Access to quality health care is a challenge for the Third District because of rising costs and the distance between health care facilities. Unfortunately, President Obama’s policies threaten to make these problems worse, not better.

The President promised Obamacare would reduce costs, would allow Americans to keep their health care plans and their doctor, and would not add “one dime to the deficit.” Each of these promises has fallen short. The cost of health care has continued to rise, thousands of Nebraskans have been kicked off of their insurance plans or lost their doctors, and the cost of this law will add more than $1 trillion to the national debt during the next decade. In my opinion, the worst aspect of the law is the individual mandate which effectively makes criminals out of Americans who want to take care of themselves.

I believe we must repeal Obamacare and pursue market-based reforms. Decreasing bureaucracy and mandates while increasing competition in the system will make health care more affordable and accessible for all Americans.

The President’s Administration has also proposed numerous one-size-fits-all regulations which would hamstring rural hospitals including many in Nebraska’s Third District. I have been a leader in opposing these rules, and will continue to fight to make sure Third District residents are able to be treated at local hospitals.

Federal regulations often do more harm than good. Executive agencies abuse vague legislation to issue rules, without the consent of Congress and without consideration to their impact on our lives, jobs, or the economy as a whole.

Agencies like the Environmental Protection Agency (EPA) seem more interested in harassing industry, agriculture, and energy producers out of business to pursue an ideological agenda, than ensuring commonsense standards.

I am particularly concerned about the impact of arbitrary regulations on agriculture. In recent years the federal government has attempted to regulate farm dust, prohibit children from helping on their family farms, deploy OSHA inspectors on small farms, and apply the Clean Water Act to non-navigable waters. The EPA has even tried to enforce their unnecessary rules with surveillance flights. I have opposed and fought each of these efforts.

In addition to fighting individual cases of regulatory overreach, I believe we must reform the regulatory process. I support several legislative efforts, including the Regulations from the Executive in Need of Scrutiny Act, which would require Congressional consent before regulations with a significant impact on the economy could be enforced on the American people.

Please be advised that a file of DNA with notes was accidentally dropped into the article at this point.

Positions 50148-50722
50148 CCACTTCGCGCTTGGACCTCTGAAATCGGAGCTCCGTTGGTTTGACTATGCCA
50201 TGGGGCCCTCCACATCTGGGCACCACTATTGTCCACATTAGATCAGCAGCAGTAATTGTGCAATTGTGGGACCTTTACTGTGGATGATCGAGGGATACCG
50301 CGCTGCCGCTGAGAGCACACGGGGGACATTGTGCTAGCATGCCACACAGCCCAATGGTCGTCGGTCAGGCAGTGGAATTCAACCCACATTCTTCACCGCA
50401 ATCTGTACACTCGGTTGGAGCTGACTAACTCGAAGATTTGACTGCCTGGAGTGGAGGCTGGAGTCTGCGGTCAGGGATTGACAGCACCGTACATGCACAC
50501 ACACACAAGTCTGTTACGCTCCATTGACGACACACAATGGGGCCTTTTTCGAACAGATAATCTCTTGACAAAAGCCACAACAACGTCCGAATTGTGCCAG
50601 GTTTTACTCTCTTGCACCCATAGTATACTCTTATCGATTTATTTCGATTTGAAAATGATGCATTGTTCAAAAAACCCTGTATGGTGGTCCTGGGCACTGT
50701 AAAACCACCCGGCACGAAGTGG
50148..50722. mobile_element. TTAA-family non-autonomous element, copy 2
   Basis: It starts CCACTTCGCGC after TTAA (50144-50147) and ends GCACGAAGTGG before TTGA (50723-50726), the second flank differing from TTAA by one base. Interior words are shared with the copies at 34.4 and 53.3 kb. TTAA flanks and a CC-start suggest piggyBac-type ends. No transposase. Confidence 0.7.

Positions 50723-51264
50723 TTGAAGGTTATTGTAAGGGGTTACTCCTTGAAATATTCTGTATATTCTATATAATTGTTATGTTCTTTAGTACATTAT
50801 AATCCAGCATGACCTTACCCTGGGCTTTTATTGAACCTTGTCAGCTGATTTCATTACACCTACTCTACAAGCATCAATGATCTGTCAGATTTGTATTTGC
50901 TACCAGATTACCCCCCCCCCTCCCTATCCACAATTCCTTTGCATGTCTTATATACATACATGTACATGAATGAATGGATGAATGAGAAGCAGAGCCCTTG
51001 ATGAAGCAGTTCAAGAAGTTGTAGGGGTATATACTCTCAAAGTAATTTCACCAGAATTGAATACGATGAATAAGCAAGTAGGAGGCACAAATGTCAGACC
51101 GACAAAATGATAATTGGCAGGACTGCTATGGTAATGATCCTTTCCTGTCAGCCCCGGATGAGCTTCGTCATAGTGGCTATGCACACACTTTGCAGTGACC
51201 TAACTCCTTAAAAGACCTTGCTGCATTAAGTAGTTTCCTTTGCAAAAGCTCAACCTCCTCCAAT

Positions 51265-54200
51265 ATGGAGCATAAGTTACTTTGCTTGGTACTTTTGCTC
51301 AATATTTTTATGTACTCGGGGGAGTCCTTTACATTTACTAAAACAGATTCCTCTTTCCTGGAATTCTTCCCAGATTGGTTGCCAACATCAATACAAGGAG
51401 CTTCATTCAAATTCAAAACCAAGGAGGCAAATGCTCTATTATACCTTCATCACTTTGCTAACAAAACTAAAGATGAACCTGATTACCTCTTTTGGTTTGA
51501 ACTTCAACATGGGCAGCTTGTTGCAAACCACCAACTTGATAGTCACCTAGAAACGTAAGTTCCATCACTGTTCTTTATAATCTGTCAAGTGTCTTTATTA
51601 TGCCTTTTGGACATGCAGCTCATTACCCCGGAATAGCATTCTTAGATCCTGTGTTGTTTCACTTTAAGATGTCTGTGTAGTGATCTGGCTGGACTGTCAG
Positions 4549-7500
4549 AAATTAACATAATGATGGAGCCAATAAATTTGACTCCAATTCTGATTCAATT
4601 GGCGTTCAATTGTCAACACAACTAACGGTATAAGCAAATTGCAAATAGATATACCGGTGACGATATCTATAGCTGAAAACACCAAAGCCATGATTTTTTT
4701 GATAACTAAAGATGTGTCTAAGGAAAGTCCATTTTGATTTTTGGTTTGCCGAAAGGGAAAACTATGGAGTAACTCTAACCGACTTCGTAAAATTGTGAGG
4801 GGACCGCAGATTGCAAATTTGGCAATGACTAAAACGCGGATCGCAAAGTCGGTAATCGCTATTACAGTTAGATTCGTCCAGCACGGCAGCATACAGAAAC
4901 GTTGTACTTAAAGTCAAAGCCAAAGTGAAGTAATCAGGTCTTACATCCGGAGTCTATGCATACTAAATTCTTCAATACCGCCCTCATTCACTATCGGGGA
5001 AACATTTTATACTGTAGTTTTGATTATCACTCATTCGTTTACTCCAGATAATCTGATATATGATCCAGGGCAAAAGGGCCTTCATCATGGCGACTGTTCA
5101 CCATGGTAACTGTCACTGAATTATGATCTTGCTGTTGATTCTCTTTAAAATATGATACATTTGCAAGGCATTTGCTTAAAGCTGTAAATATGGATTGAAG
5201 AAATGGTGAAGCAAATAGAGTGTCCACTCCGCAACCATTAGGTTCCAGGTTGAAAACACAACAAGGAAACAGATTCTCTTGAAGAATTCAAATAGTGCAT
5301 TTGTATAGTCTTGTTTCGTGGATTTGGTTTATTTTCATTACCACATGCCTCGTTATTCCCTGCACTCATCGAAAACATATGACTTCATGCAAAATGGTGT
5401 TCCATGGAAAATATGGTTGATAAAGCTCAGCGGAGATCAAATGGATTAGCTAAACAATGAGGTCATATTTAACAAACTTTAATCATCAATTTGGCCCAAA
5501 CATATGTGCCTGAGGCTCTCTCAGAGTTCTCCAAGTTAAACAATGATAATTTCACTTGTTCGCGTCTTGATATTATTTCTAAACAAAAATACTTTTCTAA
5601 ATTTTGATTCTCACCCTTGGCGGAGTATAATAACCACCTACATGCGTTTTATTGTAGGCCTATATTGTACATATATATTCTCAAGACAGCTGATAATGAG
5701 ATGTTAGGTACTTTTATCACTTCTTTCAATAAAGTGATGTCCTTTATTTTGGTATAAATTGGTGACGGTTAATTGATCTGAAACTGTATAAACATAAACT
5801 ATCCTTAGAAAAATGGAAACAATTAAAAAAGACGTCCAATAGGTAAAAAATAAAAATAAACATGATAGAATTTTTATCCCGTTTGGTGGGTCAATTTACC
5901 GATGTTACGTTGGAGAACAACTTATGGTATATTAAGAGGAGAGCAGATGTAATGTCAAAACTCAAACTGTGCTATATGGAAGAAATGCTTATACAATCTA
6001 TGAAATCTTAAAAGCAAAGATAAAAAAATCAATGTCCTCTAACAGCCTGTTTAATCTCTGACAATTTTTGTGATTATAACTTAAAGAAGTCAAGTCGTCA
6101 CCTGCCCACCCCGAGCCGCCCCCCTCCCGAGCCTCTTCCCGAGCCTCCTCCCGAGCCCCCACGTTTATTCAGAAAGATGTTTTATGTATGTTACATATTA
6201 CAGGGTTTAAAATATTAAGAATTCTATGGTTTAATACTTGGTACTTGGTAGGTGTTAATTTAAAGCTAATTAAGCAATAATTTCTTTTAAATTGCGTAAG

I support utilizing all of America’s vast energy resources to ensure a diverse, reliable, and affordable power supply. “Cap and Trade” and other efforts to limit American energy would be economically disastrous, especially for low-income individuals and families who can least afford huge increases in their utility bills.

In spite of the Obama Administration’s policies, America is in the midst of an energy revolution thanks to new technologies and drilling techniques. We should encourage this revolution by leasing public lands for exploration, ending the regulatory assault on energy producers, and by approving the Keystone XL pipeline. These efforts will help promote energy independence, and lesson the need to purchase energy from unstable and unreliable sources in the Middle East.

I am a strong advocate for ethanol and advanced biofuels, and have worked to reduce regulatory burdens on small hydropower projects. These sources and other emerging technologies will help diversify our energy infrastructure.

Massive budget deficits and a growing national debt represent the greatest threat to America’s future prosperity. Even with a Democrat in the White House, House Republicans have changed the debate in Washington from how much to spend, to how much to cut. We have made a small amount of progress, but clearly we need to do much more.

Many of the cuts made in recent years have been to discretionary spending programs and defense. While every branch of government should be asked to do more with less, we have yet to address mandatory spending which is the true driver of our deficit and future debt obligations. Without reforms, popular programs such as Social Security and Medicare will not only be unsustainable, but will also bankrupt our nation. I support the House Republican budget to responsibly reform these programs for future generations and put our budget on a path to balance within 10 years.

I also support a Balanced Budget Amendment to the Constitution to force fiscal responsibility. Nebraska and most other states are required to balance their budgets every year which shows it possible to be both responsible and provide essential government services.

America’s tax code is ten times the size of the bible – with none of the good news. Our complex and outdated tax code is stifling job creation and discourages investment in our economy.

I do not believe raising taxes is a solution to our budget crisis. We have a spending problem not a revenue problem. In fact, the federal government collected more tax dollars last year than any year in history. History has shown economic growth is a more effective way to raise revenue.

As a member of the House Ways and Means Committee, I am helping to lead the effort to reform the tax code to make it fairer, flatter, and simpler. We can simplify the tax code by eliminating loopholes and applying the savings to reduce rates for individuals and businesses. This type of revenue neutral reform would reduce the cost of compliance and encourage economic growth.